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What you should know about dining out in Norway

Norway's international reputation on the food scene may not enjoy the reputation of its neighbours, but what can you expect if you take a night off from the kitchen in Norway and choose to go out to eat instead?

Pictured is a group of people eating out.
Here's what Local's in Norway think about eating out in Norway. Pictured is a group of people eating out. Photo by Jay Wennington on Unsplash

Locals opinions are varied 

“There are a lot of good things going on, but you just have to be very aware of where you’re going to grab a bite,” says Leeni from Oslo. Adding, “Fine dining scenery is great, but the casual world is not that developed. It’s more mediocre quality with a high price. That’s just my opinion.”

The fine-dining scene in Norway has grown in the past decade. Restaurants like Maaemo and Under are making a name for themselves both with local diners and the Michelin guide. 

Casual dining may not be quite as vibrant as the fine dining scene. But that doesn’t mean you still can’t find some good places.'” Even on the coast, it is hard to find a good fish restaurant. However, there is always pizza kebab, but we have some nice Thai food. Which might come in handy if you are a vegetarian and travelling outside of Oslo.” says Mireille Wulf

Lunch and breakfast

If you’re dining out in Norway, you may want to choose to go out to dinner instead of breakfast and lunch. Some bigger cities, such as Oslo and Trondheim, have started developing more of a weekend brunch and lunch scene. Though your options are nowhere near what they would be in comparison to other large cities in Europe. 

There is “No tradition for lunch here. Norwegians have always eaten bread and cheese and bread and liver paste for lunch. With a half-hour break, you don’t have time for more,” says Frances. It’s true, on the weekdays, 

Norwegians are very much no muss, no fuss when it comes to their meal choices. The matpakke or “packed lunch” dominates as the main source of food throughout the workday. 

“Many restaurants do not seem to open for lunch. Which is very strange for me, even after considering that many Norwegians in offices just eat cold sandwiches,” says Ankur.

If you’re looking to grab a bite to eat earlier in the day, local cafes will usually have a few selections to choose from, though they may not be warm. Think more ham or shrimp sandwiches than warm stews and pasta dishes. 

You could also choose to dine at a hotel if you want a more hearty breakfast than the pastry selection at the local cafe. Hotels all around the country usually offer drop prices for their surprisingly good breakfast buffets if you’re not staying with them.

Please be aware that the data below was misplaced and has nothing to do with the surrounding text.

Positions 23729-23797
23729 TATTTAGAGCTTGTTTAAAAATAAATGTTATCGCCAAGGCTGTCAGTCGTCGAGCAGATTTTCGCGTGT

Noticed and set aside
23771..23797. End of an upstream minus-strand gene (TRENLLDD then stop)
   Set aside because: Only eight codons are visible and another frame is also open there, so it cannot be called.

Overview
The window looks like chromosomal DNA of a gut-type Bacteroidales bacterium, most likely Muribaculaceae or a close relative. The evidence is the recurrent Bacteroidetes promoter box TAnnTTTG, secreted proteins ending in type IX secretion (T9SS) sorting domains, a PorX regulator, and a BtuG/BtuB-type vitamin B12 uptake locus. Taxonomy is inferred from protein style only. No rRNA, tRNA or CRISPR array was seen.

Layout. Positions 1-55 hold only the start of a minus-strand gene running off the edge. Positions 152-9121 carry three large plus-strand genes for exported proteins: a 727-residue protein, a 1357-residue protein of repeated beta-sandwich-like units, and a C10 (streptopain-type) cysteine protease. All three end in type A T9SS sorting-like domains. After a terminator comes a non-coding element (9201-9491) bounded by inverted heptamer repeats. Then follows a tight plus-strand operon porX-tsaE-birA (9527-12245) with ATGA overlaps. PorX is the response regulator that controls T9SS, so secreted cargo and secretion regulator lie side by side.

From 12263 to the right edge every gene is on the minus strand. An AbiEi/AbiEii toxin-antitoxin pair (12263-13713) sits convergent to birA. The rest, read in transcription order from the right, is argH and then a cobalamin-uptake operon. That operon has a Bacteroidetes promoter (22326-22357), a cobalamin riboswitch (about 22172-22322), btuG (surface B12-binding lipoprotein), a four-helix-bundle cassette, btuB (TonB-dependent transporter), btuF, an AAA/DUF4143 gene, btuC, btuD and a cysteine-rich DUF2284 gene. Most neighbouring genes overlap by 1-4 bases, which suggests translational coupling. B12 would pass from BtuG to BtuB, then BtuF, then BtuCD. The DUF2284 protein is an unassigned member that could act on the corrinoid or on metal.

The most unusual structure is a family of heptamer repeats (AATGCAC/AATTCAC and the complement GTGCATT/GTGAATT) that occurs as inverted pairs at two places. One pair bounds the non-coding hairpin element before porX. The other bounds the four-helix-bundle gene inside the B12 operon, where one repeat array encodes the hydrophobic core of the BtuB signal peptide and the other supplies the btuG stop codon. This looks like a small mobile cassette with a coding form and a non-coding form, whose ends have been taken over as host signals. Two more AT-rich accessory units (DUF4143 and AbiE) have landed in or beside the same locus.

And the coffee

Are you meeting a friend for coffee? You’ll likely have a few places to choose from. But be aware of some subtle differences in the size and temperature.

The “Portion sizes are small and extremely expensive, including the drinks. Coffee arrives warm and ends up needing to be finished quickly. No real need to sit at the coffee shop because your tiny cup size and room temperature makes the outing quick,” says Deon Van Zyl.

“My experience with coffee in shops/restaurants here is that it is served warm and not hot. I prefer my coffee hot. Just warm becomes cold even before the first sip when you take away a cup in the cold,” says Deepika Nowley. “Also, what surprised me at first was the word” dobblet “. I expected a larger cup, but it only meant a double espresso shot for the same cup size.” 

READ ALSO: Why is food in Norway so expensive?

Coffee and teas may be served a little cooler than you are used to, but you’ll likely never have a tough time finding a place that serves warm (not hot) drinks in this country. After the Finns, Norwegians consume the most coffee globally, averaging around 7,2 kilograms of coffee per person per year. They mostly prefer light roasts and without the extra fluff. However, most cafes will offer you the option of ordering milk-based coffee drinks.

Best way to pay and tipping culture

Tipping is not a customary practice in Norway. Those who work in the restaurant industry, both in casual and fine dining, are paid a decent wage and don’t have to rely on tips as they would in other countries. However, if you want to tip, feel free to do so. It wouldn’t be out of the ordinary to tack on some extra if you particularly enjoyed the service or food. 

“Most Norwegians use cashless methods to pay; and, when paying, it is not customary to tip for a handful of items or just a couple of drinks,” says Samantha Gross Galiando. Adding, “While Norwegians are known for their politeness, behaviour can vary depending on their age group and venue type.”

Payment methods, like most everything else in Norway, paying at a restaurant or cafe has, for the most part, become paper-free and digitized. Of course, you can still pay with cash. But you might have to end up waiting extra for your server to come up with the right amount of change back. Or you may even be asked to pay by a card or mobile pay instead. 

Forgot your wallet? That might be ok. Many restaurants accept payment by Vipps ( the most popular payment app in Norway) if that is your only option. You don’t want to assume this alternative is available in smaller towns or more rural areas. So try and remember to bring a backup method of payment just in case. 

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The best sweet treats you should be able to identify if you live in Norway

Sweets are serious business in Norway, and sweet buns (boller in Norwegian) are basically the unofficial national dessert. But how familiar are you with other sweet staples that millions in the country have grown up eating?

The best sweet treats you should be able to identify if you live in Norway